The Tea Party candidate challenging Senate Minority Leader Mitch McConnell to a primary challenge insisted today that he does not support cockfighting despite being caught on an undercover video addressing a rally that was supporting the legalization of the bird fights.
Bevin insisted today that he had been invited to the rally to discuss his candidacy, saying people were "gathered to address various states' rights issues."
He apologized that his attendance may have "created concern on the party of many Kentucky voters."
"I am not and have never been, a supporter of cockfighting or any other forms of animal cruelty," Bevin said. "I am, however, a strong supporter of states' rights. Regardless of any personal views on this issue, animal rights are not an enumerated power granted to the federal government under the Constitution. Such decisions should be left to each state to decide.
I made the decision to speak at the gathering in Corbin because I support our 10th Amendment rights, not because I support or condone every topic discussed at the event."
Bevin, who is seeking to wrest Kentucky's Republican Senate nomination from McConnell, and his campaign have said repeatedly they thought it was a state's rights rally he attended in Corbin, but in the undercover video from WAVE 3 News, it's clear what the event is about with signs supporting the legalizing of cockfighting. Bevin even speaks right after a cockfighting activist who explained clearly why they were: "For the sole purpose of legalizing gamecock fighting at the state level."
The video emerged less than a month before the May 20 primary vote.
In recent weeks, Bevin insisted it was a rally for states' rights, not cock fighting. He told WHAS TV, "So, people at the first rally were there to discuss state's rights, everything from probably cockfighting, I don't know because I was gone, to helmet laws to growing of hemp etc." And he told the Courier-Journal, "It was a states' rights rally." In an interview with the News Journal, Bevin said he did not realize the event had anything to do with cockfighting.
But in the WAVE 3 News video of the rally, Gamefowl Defense Director Dave Devereaux asks Bevin: "Will you vote to support the effort to legalize gamecock fighting in the state of Kentucky?"
"I support the people of Kentucky exercising their right, because it is our right to decide what it is that we want to do, and not the federal government's," Bevin replied. "Criminalizing behavior, if it's part of the heritage of this state, is in my opinion a bad idea. A bad idea. I will not support it."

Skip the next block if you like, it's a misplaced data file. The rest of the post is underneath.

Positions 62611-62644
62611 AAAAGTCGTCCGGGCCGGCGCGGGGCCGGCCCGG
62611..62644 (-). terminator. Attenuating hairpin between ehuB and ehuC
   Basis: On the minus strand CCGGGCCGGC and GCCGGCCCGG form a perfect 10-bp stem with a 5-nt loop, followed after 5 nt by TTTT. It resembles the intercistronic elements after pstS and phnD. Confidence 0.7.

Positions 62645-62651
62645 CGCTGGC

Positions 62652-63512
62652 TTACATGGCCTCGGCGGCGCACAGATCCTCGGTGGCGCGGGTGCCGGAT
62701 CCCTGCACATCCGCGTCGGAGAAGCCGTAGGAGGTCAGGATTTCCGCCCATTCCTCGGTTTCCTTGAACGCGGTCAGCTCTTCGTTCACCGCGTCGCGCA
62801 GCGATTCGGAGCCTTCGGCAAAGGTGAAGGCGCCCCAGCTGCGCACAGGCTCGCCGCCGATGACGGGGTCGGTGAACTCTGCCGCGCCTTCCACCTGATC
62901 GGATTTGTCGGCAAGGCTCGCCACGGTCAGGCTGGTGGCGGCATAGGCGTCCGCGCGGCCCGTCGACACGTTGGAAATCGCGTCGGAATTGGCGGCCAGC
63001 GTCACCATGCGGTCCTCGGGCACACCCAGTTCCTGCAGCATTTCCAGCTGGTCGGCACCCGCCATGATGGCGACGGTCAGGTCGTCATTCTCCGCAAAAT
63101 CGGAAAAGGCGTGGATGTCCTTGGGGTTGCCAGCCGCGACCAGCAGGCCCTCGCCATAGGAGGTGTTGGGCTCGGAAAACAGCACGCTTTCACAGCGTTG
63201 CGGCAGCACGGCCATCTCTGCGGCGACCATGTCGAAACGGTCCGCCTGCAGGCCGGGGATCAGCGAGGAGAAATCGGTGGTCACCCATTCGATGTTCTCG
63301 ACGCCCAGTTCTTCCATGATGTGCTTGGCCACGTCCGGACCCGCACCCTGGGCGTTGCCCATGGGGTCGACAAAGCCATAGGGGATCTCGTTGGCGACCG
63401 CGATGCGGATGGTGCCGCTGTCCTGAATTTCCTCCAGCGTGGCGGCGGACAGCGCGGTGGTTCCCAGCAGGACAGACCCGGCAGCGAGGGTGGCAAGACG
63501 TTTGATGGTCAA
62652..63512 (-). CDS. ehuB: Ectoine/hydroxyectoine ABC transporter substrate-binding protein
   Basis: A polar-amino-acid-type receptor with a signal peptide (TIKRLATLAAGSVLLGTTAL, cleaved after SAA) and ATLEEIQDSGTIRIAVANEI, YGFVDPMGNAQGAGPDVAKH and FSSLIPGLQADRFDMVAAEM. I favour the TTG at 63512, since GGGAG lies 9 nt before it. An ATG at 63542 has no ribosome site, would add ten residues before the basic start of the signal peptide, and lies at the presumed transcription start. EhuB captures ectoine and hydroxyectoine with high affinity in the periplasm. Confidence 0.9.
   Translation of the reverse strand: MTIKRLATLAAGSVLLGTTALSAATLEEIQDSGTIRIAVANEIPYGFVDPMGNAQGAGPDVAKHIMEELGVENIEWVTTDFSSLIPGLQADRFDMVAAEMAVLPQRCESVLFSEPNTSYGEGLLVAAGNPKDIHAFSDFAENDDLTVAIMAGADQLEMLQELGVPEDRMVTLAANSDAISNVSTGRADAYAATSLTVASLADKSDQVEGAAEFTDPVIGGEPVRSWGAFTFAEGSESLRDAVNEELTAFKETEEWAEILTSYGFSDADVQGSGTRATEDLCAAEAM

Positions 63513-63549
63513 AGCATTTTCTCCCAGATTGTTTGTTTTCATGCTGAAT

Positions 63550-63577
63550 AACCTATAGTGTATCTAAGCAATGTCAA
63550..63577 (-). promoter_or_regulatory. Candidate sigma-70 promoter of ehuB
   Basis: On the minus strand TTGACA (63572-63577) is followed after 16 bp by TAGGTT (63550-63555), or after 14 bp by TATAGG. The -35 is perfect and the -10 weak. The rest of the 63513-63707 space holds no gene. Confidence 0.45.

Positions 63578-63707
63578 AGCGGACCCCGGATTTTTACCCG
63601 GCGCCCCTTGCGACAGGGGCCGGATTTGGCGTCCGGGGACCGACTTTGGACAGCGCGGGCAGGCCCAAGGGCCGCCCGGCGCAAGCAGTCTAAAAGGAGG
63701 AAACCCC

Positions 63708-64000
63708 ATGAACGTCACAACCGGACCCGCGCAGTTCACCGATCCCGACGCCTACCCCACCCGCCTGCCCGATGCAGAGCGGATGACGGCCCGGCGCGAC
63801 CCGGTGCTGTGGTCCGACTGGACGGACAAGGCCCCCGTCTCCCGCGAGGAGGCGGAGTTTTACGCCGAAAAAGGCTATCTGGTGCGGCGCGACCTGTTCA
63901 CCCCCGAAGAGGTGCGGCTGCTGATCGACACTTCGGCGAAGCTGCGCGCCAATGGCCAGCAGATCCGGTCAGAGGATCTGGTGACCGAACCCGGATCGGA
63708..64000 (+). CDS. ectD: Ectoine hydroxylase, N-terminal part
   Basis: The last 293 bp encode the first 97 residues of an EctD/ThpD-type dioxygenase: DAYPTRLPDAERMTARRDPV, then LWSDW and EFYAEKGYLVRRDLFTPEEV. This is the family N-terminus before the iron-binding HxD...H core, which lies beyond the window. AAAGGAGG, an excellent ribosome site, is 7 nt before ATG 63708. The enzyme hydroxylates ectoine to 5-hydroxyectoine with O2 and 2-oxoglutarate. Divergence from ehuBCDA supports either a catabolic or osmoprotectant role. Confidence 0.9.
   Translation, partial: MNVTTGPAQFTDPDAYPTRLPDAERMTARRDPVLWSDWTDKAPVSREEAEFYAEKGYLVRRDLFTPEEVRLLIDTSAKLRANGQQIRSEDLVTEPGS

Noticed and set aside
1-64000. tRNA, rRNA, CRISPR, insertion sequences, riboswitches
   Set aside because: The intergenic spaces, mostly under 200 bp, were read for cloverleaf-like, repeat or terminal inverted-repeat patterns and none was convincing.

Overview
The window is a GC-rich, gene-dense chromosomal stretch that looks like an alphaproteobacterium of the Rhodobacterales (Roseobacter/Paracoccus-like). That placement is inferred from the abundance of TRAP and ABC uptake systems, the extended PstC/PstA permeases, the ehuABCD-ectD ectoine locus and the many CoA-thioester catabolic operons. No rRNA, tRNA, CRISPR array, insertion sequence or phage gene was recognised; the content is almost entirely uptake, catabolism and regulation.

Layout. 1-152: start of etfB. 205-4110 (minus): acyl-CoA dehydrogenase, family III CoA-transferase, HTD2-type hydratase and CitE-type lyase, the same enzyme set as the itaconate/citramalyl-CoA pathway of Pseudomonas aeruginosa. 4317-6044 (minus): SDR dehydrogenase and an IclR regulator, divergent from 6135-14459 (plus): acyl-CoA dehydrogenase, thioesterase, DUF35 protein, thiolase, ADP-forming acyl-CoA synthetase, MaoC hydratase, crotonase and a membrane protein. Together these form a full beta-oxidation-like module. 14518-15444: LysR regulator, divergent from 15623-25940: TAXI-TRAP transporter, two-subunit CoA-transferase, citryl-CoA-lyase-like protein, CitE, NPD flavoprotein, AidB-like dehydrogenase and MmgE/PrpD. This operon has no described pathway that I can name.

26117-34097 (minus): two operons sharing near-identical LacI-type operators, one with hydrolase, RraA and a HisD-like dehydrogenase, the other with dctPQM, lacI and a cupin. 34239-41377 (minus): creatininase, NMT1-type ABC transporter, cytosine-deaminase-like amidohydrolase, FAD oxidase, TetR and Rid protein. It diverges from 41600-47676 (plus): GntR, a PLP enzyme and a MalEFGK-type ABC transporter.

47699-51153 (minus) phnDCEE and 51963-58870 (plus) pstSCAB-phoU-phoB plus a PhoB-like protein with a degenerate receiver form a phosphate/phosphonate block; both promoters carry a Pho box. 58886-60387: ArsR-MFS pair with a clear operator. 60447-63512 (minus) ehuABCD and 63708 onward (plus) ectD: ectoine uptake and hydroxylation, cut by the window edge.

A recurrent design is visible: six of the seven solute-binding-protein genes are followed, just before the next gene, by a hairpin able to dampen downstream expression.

In a later interview with the reporter, Bevin says he wasn't "paying attention" to the speakers and when asked if he stands behind his support for cockfighting, Bevin says, "What I stand behind is people's ability to examine their First Amendment rights to speak about whatever they want to speak about."
Despite saying today he is against animal cruelty, earlier this month on WHAS radio Bevin again defended cockfighting, as well as dog fighting, by citing its historical roots in the state and in the nation's founding.
"You look at cockfighting and dog fighting as well, this isn't something new. It wasn't invented in Kentucky for example," Bevin said. "I mean the founding fathers were all, many of them, very actively involved in this and always have been. These things are part of a tradition and a heritage that go back for hundreds of years and were very integral early on in this country."
McConnell's team put out a scathing statement saying,"Matt Bevin's cockfighting episode will go down in history as one of the most disqualifying moments in Kentucky political history."
"Twenty years from now, we will all remember the time when the East Coast con-man thought so little of Kentuckians that he pathologically lied to us about absolutely everything until an undercover camera caught him red-handed at a cockfighting rally," McConnell press secretary Allison Moore said.
The campaign has already put out a radio ad this week using comedian Stephen Colbert making fun of Bevin over the cockfighting rally with the narrator saying, "Matt Bevin keeps making national headlines…but not in a good way," before mentioning some other low points in Bevin's campaign.
"Matt Bevin-a comedy of errors. But don't let the joke be on you," the narrator says.
Polls show Bevin lagging behind McConnell ahead of the May 20 primary, but the ad shows they are still taking Bevin's campaign seriously. Whoever wins the primary will take on Democratic candidate Kentucky Secretary of State Alison Lundergan Grimes.